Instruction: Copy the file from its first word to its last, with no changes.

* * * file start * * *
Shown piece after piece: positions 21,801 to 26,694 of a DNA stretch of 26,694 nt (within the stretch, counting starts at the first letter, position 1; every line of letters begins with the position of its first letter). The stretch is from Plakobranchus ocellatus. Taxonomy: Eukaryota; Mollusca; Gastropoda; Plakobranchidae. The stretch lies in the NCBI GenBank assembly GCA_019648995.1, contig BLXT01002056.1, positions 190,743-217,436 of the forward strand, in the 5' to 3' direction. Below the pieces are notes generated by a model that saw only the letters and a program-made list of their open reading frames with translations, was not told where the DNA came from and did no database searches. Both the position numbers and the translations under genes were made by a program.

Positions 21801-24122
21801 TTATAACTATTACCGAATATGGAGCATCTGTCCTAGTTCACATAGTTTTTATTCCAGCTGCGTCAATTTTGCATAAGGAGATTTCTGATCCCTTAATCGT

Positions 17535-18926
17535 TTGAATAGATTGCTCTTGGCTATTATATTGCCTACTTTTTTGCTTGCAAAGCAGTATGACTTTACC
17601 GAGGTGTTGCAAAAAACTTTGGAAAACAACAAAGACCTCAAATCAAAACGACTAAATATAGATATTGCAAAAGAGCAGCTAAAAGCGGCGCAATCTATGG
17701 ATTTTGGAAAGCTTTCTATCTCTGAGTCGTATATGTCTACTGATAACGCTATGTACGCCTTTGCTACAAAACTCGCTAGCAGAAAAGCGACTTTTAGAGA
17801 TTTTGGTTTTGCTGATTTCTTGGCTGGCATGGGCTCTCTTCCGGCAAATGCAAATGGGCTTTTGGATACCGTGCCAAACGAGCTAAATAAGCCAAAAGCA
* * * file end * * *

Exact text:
Shown piece after piece: positions 21,801 to 26,694 of a DNA stretch of 26,694 nt (within the stretch, counting starts at the first letter, position 1; every line of letters begins with the position of its first letter). The stretch is from Plakobranchus ocellatus. Taxonomy: Eukaryota; Mollusca; Gastropoda; Plakobranchidae. The stretch lies in the NCBI GenBank assembly GCA_019648995.1, contig BLXT01002056.1, positions 190,743-217,436 of the forward strand, in the 5' to 3' direction. Below the pieces are notes generated by a model that saw only the letters and a program-made list of their open reading frames with translations, was not told where the DNA came from and did no database searches. Both the position numbers and the translations under genes were made by a program.

Positions 21801-24122
21801 TTATAACTATTACCGAATATGGAGCATCTGTCCTAGTTCACATAGTTTTTATTCCAGCTGCGTCAATTTTGCATAAGGAGATTTCTGATCCCTTAATCGT

Positions 17535-18926
17535 TTGAATAGATTGCTCTTGGCTATTATATTGCCTACTTTTTTGCTTGCAAAGCAGTATGACTTTACC
17601 GAGGTGTTGCAAAAAACTTTGGAAAACAACAAAGACCTCAAATCAAAACGACTAAATATAGATATTGCAAAAGAGCAGCTAAAAGCGGCGCAATCTATGG
17701 ATTTTGGAAAGCTTTCTATCTCTGAGTCGTATATGTCTACTGATAACGCTATGTACGCCTTTGCTACAAAACTCGCTAGCAGAAAAGCGACTTTTAGAGA
17801 TTTTGGTTTTGCTGATTTCTTGGCTGGCATGGGCTCTCTTCCGGCAAATGCAAATGGGCTTTTGGATACCGTGCCAAACGAGCTAAATAAGCCAAAAGCA